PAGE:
chem geek wrote:firehall90 wrote:The idea of draining a pool to lower cyanuric acid is a bit outdated. A 40k pool can have this level reduced by 100ppm by adding 2lbs of lye. It will in effect raise the pH, but only slightly and lye can be purchased at most home improvement stores in the plumbing department as a drain unclogger. Only pure lye should be used as any other product will contain additional metals such as alluminum. the ingredient will list 100% calcium chloride if it is ture lye. The same is used in water treatment at plants the utilize isocyanuric acid to stabilize chlorine.
What? It is true that a high pH of 9-10 AND high levels of chlorine can oxidize Cyanuric Acid and is sometimes done for water treatment, but this isn't something to be done safely in a pool. The high pH can create calcium carbonate scale and the very high chlorine levels required can oxidize and corrode what is in the pool (including metal).
Lye is just sodium hydroxide (not calcium chloride -- you are thinking of calcium hardness increaser) and raises pH. There is NOTHING special about lye. Any strong base can be used to raise the pH, even 20 Mule Team Borax (sodium tetraborate decahydrate). Adding 2 pounds of lye to a 40,000 gallon pool that has a TA level of 150 ppm with CYA of 100 ppm would raise the pH from 7.5 to 8.9. If the pool was near saturation with calcium carbonate to protect plaster surfaces, the index would get to about +1.5 which would very likely cause scaling.
Also, the CYA will not drop just from high pH alone. It requires either an enzyme-driven pathway or a lot of oxidizer in the water. This scientific paper talks about the biodegradation of CYA by bacteria and this link describes that pathway in more detail, but this isn't a very reliable way to degrade CYA in a pool and it produces a LOT of ammonia that then needs to be oxidized or otherwise removed. [&u=%2Fneurl=http://patft.uspto.gov/netacgi/nph-Parser?Sect1=PTO1&Sect2=HITOFF&d=PALL&p=1tahtml%2FPTO%2Fsrchnum.htm&r=1&f=G&l=50&s1=4,075,094.PN.&OS=PN/4,075,094&RS=PN/4,075,094]This patent[/url] describes the oxidation of CYA by chlorine at a pH of 9-10, but it takes a LOT of chlorine to do so -- needing a minimum of 2.5 times as much FC as the CYA you want to eliminate (so 250 ppm FC to get rid of 100 ppm CYA) -- clearly impractical.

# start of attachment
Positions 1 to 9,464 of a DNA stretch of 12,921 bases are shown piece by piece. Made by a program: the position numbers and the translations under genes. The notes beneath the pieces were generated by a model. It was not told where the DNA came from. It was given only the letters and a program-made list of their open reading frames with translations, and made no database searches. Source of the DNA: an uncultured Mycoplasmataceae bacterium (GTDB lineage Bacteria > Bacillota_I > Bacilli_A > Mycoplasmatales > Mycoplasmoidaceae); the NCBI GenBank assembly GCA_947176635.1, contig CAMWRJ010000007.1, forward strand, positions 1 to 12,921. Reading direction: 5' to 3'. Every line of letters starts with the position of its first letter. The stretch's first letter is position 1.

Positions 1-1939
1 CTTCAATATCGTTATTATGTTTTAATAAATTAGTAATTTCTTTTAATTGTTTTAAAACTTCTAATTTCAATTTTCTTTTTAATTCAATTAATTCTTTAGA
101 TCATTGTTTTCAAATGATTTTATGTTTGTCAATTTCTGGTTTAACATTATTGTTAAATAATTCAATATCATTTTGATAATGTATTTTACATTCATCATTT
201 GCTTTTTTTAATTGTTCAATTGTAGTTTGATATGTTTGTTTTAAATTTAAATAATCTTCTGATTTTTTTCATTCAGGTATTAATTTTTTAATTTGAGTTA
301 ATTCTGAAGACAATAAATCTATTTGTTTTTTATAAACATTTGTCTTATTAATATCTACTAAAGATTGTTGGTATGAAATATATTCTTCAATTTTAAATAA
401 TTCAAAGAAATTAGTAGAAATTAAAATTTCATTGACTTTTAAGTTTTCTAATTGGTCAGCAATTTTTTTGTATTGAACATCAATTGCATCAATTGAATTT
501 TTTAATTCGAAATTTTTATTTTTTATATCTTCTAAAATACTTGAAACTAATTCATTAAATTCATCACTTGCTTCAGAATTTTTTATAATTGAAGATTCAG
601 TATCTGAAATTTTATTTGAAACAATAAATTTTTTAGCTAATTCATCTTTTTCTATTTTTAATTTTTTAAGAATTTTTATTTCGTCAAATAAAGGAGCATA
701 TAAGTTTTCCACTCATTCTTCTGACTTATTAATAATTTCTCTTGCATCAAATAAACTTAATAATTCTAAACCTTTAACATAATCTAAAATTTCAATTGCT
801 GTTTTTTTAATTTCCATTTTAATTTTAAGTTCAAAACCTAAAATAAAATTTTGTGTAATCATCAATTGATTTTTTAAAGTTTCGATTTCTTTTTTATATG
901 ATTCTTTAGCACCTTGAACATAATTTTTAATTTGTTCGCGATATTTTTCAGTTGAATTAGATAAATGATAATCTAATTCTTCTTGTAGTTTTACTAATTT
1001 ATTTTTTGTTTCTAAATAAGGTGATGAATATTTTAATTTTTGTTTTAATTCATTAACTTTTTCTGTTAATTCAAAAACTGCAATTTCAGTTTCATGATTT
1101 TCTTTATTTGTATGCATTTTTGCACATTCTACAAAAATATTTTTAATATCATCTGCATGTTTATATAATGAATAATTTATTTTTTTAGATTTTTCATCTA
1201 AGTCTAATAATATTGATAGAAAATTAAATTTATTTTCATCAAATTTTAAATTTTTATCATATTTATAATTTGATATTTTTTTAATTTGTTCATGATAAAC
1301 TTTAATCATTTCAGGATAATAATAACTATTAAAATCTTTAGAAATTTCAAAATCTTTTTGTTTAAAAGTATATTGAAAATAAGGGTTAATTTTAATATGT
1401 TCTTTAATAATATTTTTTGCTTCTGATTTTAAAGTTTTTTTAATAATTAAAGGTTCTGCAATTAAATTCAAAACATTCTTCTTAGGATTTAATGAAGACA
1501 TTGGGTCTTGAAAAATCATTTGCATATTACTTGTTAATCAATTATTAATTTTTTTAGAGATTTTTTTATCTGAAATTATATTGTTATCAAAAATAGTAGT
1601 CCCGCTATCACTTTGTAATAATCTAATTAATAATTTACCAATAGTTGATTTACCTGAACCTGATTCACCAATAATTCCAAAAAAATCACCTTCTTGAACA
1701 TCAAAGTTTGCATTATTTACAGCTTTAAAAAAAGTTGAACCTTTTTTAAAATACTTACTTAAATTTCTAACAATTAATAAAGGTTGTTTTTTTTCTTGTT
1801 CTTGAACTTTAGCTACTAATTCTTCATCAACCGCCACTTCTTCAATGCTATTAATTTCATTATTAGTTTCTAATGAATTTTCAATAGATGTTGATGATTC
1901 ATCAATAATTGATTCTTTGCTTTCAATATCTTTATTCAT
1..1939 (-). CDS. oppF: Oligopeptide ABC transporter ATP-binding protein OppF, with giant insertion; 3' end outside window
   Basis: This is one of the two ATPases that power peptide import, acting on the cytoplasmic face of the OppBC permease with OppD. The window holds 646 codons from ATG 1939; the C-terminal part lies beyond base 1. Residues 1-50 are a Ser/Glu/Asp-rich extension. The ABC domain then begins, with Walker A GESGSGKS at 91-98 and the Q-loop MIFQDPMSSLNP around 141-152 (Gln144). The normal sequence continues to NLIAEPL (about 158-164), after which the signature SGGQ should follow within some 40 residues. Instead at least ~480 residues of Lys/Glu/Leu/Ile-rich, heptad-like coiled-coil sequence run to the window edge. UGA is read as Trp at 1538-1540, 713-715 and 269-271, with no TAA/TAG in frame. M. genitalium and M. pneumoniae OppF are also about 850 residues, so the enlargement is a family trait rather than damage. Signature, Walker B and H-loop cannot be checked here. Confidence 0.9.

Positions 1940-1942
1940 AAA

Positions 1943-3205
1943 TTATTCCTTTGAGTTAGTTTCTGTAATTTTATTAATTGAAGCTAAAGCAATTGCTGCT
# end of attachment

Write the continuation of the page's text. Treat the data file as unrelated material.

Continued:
Apologies for the calcium chloride, and for references I provide these:
Patent US 5,194,162 http://patft.uspto.gov/netacgi/nph-Parser?Sect1=PTO1&Sect2=HITOFF&d=PALL&p=1&u=%2Fnetahtml%2FPTO%2Fsrchnum.htm&r=1&f=G&l=50&s1=5,194,162.PN.&OS=PN/5,194,162&RS=PN/5,194,162
Patent US 4,389,318 http://patft.uspto.gov/netacgi/nph-Parser?Sect2=PTO1&Sect2=HITOFF&p=1&u=%2Fnetahtml%2FPTO%2Fsearch-bool.html&r=1&f=G&l=50&d=PALL&RefSrch=yes&Query=PN%2F4389318
Patent US 5,021,186 http://patft.uspto.gov/netacgi/nph-Parser?Sect2=PTO1&Sect2=HITOFF&p=1&u=%2Fnetahtml%2FPTO%2Fsearch-bool.html&r=1&f=G&l=50&d=PALL&RefSrch=yes&Query=PN%2F5021186
The later two referred to by the first as supporting references. The pH of 5.0 to 7.5 is markedly different than 9.0-10. The addition of sodium hypochlorite only assists in speeding the process. The idea here is simply to reduce the CYA, not increase the pH…it is simply a side effect of reducing the CYA concentration which increases the pH. Once the CYA is reduced he can adjust the pH as needed.